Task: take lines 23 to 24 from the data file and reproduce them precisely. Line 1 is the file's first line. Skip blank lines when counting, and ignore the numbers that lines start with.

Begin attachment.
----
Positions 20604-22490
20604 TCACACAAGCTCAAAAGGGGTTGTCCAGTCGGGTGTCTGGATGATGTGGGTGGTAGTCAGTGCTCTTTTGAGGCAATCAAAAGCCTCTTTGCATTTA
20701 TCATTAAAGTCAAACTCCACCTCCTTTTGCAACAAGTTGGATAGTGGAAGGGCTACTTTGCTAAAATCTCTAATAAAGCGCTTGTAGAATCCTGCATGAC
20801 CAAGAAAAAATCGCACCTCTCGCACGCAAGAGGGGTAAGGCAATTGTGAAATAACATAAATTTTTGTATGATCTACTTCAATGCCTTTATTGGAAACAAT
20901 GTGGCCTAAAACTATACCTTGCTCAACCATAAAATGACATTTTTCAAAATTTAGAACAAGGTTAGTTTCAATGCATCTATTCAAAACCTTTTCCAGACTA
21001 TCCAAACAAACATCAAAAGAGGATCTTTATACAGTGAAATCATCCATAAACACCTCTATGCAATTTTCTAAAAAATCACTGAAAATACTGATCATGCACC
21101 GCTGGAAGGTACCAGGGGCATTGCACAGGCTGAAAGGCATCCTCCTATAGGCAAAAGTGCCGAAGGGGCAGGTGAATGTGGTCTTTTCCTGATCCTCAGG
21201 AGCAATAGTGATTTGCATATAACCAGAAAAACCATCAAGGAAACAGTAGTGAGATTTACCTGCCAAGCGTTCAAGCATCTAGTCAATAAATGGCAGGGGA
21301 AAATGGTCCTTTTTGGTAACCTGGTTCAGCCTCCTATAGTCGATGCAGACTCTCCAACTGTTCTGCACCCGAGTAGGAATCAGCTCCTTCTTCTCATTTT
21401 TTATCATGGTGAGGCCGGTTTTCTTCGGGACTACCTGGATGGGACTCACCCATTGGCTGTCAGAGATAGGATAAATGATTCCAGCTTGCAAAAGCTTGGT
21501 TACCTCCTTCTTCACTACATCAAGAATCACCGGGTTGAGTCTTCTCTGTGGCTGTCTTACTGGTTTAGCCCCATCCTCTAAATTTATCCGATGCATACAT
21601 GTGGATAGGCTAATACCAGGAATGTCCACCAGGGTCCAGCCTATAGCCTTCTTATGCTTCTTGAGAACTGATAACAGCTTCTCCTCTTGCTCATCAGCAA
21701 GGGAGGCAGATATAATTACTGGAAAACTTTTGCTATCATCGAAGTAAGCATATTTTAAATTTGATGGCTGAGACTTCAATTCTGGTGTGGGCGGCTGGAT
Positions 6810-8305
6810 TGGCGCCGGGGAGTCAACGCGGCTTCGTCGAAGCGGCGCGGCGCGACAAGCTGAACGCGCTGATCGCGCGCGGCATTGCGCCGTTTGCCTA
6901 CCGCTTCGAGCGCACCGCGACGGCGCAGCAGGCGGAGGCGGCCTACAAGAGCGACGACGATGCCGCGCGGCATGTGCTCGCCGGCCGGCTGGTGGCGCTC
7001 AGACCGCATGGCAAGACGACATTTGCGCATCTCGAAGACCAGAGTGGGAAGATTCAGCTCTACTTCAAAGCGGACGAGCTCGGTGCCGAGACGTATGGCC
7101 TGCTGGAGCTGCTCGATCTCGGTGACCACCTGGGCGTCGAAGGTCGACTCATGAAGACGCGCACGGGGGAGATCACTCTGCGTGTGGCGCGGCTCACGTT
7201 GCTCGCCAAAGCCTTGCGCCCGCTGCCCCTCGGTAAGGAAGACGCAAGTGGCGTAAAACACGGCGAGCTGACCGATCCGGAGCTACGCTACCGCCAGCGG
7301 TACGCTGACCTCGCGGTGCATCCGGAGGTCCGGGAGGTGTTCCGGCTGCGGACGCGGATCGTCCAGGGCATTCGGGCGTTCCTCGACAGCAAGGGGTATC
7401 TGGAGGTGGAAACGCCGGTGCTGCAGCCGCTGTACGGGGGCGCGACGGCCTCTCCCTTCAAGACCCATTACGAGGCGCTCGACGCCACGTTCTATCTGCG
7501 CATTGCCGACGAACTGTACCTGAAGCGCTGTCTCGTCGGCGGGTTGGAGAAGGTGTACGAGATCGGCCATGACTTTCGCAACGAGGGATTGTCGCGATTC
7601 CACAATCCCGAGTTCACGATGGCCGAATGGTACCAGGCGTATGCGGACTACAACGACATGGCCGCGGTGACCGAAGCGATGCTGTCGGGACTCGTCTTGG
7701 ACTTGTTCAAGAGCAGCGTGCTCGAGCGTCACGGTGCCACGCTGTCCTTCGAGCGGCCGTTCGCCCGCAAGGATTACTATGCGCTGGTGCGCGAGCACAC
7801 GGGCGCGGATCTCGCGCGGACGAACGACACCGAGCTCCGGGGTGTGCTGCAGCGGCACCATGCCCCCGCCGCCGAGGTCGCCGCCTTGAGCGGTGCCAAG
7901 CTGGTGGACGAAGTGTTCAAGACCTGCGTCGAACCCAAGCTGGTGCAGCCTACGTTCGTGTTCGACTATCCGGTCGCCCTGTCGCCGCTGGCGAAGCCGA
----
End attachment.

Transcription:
7601 CACAATCCCGAGTTCACGATGGCCGAATGGTACCAGGCGTATGCGGACTACAACGACATGGCCGCGGTGACCGAAGCGATGCTGTCGGGACTCGTCTTGG
7701 ACTTGTTCAAGAGCAGCGTGCTCGAGCGTCACGGTGCCACGCTGTCCTTCGAGCGGCCGTTCGCCCGCAAGGATTACTATGCGCTGGTGCGCGAGCACAC